Notes on Everyday Africa
Essay by Emmanuel Iduma
“Our goal is to render visible an art that aims neither to stereotype Africa nor to refute its stereotypes. Mainstream media’s misrepresentation of Africa as a complex, war-torn single “country” with starving children waiting to be saved by Bono makes this goal particularly challenging.”—Emmanuel Iduma
The extraordinary artist's collective Invisible Borders brings together a group of photographers each year to travel across African countries in a van on a “road trip,” documenting their experiences as they do so. At each location, photographers and filmmakers produce work mostly in the form of street photography, or sometimes work on more conceptually oriented projects developed during the course of the trip. Writers are required to update a daily blog in which they share and reflect on the trip's progress.
In his introduction, Emmanuel Iduma, the group's director of research and concept development, talks about the daunting, and truly unique, challenges the group faces as they undertake to render visible an Africa that is unknown to the vast majority of the world. His essay is followed by a selection of 25 photographs from past road trips.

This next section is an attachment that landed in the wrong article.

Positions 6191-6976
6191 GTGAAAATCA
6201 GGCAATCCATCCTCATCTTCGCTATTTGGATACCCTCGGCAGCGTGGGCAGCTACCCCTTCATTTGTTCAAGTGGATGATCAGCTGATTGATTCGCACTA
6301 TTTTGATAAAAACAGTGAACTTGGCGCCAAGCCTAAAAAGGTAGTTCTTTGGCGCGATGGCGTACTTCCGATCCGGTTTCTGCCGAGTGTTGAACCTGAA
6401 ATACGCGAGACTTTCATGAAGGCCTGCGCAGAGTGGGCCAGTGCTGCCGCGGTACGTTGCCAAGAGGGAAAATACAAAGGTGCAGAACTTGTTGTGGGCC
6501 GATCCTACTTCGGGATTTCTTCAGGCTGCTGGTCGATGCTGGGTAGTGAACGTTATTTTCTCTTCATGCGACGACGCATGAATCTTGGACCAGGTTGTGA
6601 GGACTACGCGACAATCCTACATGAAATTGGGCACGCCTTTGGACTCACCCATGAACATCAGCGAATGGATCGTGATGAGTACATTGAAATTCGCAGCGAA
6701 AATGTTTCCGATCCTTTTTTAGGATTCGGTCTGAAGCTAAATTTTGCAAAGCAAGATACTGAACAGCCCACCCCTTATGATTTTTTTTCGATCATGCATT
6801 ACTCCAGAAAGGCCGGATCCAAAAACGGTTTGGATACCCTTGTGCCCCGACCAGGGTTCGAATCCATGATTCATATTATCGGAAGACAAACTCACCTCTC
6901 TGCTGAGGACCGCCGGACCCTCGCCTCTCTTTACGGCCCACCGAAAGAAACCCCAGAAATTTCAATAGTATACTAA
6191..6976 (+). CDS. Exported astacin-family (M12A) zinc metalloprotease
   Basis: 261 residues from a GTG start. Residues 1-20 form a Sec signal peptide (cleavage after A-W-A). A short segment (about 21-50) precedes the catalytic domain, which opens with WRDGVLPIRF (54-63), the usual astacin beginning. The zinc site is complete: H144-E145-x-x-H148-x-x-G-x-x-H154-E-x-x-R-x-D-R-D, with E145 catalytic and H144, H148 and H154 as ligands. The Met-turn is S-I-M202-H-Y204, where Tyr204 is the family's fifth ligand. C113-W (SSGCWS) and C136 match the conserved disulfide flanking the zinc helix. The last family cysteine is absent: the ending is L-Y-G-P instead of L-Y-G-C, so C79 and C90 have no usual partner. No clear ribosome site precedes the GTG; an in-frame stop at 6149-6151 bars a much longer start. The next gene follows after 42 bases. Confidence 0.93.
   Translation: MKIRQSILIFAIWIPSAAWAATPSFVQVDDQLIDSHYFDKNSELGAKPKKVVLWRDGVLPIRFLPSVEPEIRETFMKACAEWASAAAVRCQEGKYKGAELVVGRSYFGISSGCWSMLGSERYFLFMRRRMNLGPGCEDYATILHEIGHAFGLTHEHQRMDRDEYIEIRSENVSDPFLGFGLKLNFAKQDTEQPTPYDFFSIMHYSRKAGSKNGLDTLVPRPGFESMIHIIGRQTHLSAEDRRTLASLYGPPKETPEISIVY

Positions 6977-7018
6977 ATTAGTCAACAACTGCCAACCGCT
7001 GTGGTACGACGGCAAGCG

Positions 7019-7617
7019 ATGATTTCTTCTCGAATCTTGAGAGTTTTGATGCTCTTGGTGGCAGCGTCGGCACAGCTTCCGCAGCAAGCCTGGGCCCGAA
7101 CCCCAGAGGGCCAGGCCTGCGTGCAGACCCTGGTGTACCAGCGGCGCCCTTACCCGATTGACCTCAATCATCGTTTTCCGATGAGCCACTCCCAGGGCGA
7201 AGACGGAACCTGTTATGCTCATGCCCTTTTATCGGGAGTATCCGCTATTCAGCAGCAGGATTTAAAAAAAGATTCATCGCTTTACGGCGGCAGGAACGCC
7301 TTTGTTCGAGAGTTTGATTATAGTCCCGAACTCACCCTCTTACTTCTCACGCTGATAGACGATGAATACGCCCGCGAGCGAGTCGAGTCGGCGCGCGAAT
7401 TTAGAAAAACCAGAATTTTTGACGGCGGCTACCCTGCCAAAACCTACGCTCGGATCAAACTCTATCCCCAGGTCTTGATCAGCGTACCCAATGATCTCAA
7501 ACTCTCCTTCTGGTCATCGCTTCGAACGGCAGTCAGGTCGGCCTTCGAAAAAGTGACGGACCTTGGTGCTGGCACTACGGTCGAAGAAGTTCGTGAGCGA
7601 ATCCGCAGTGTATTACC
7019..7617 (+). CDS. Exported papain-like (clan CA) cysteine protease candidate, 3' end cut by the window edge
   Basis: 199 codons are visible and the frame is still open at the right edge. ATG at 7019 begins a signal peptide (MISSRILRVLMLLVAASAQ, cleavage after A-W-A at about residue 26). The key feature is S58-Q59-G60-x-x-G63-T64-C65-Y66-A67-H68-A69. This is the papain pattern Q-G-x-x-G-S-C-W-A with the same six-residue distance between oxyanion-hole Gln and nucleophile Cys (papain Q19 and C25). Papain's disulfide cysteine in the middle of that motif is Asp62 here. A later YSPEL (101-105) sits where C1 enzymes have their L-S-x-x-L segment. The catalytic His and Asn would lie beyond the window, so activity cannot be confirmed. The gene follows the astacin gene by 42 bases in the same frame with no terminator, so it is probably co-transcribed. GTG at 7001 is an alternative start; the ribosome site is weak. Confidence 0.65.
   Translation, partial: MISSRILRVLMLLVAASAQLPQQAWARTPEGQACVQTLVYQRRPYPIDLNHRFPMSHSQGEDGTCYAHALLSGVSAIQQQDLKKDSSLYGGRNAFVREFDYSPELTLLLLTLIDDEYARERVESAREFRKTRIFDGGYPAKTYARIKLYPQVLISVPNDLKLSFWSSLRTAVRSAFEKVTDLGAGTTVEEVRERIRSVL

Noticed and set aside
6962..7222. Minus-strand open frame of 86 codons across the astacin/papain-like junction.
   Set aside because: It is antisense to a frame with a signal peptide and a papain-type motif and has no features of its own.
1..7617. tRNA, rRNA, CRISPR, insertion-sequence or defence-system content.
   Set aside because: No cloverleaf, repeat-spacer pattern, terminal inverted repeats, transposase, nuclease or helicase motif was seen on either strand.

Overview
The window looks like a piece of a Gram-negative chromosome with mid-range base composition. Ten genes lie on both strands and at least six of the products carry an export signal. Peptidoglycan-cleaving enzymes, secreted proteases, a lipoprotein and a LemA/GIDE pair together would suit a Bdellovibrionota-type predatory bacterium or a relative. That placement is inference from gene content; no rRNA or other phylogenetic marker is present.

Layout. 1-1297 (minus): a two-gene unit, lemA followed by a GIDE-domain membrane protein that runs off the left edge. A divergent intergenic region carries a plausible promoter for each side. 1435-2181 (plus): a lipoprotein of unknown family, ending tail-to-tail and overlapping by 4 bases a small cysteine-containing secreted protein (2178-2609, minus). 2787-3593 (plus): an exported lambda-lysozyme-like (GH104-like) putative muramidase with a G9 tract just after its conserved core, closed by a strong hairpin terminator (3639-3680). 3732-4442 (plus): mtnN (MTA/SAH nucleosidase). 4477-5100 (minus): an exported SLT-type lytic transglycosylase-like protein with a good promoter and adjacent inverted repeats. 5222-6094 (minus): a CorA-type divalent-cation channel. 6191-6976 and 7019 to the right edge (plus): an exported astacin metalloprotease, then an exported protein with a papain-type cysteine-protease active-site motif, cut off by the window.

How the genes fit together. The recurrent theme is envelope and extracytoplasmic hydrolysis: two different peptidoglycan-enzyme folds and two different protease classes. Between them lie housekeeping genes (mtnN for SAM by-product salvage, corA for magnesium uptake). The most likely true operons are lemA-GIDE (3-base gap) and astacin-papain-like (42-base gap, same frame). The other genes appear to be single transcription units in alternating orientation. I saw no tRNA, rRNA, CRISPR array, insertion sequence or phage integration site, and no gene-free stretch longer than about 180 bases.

Emmanuel Iduma attended Obafemi Awololo University in Ile-Ife, Nigeria, graduating with a degree in law in 2012. That same year, he published his first novel, Farad (Parresia Publishers). His fiction, essays, and poetry have appeared in a number of journals, and his unpublished novel Becoming God was longlisted for the 2013 Kwani? Manuscript Prize. Iduma, who is the copublisher and creative director of Saraba magazine, was the curator and host of the TEDxIfe conference in Nigeria in 2012 and 2013. Gambit: An Anthology of Newer African Writing, coedited by Iduma and Shaun Randol, will be published by The Mantle/McNally-Jackson Books later this year. Currently a graduate student in the art criticism and writing M.F.A. program at the School of Visual Arts in New York City, Iduma is the director of research and concept development for the African artists’ collective Invisible Borders.